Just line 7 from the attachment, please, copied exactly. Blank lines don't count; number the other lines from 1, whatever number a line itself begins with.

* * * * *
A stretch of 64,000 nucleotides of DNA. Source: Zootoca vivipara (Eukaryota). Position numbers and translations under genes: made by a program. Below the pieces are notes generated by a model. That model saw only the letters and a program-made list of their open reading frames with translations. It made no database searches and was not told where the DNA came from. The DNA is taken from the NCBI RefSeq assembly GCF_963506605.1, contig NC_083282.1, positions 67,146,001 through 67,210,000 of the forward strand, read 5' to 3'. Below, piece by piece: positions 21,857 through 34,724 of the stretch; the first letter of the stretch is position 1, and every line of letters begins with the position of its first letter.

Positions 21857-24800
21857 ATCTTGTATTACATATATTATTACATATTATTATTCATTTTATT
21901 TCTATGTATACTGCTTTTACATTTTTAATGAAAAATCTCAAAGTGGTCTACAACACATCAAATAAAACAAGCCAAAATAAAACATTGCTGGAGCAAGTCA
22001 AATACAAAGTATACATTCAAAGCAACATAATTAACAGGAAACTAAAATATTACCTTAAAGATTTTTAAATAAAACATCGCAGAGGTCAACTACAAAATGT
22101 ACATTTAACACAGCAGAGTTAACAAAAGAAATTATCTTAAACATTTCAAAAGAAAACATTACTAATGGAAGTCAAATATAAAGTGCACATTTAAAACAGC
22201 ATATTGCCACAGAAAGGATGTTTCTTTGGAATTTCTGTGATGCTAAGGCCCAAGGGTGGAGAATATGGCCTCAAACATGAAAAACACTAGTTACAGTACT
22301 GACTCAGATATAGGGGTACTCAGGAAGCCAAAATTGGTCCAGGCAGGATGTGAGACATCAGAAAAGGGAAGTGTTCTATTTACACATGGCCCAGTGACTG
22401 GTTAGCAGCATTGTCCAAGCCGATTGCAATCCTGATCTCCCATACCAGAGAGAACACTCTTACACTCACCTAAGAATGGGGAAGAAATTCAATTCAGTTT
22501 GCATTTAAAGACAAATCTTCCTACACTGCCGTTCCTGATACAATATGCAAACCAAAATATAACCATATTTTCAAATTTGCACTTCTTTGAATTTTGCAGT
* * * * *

22201 ATATTGCCACAGAAAGGATGTTTCTTTGGAATTTCTGTGATGCTAAGGCCCAAGGGTGGAGAATATGGCCTCAAACATGAAAAACACTAGTTACAGTACT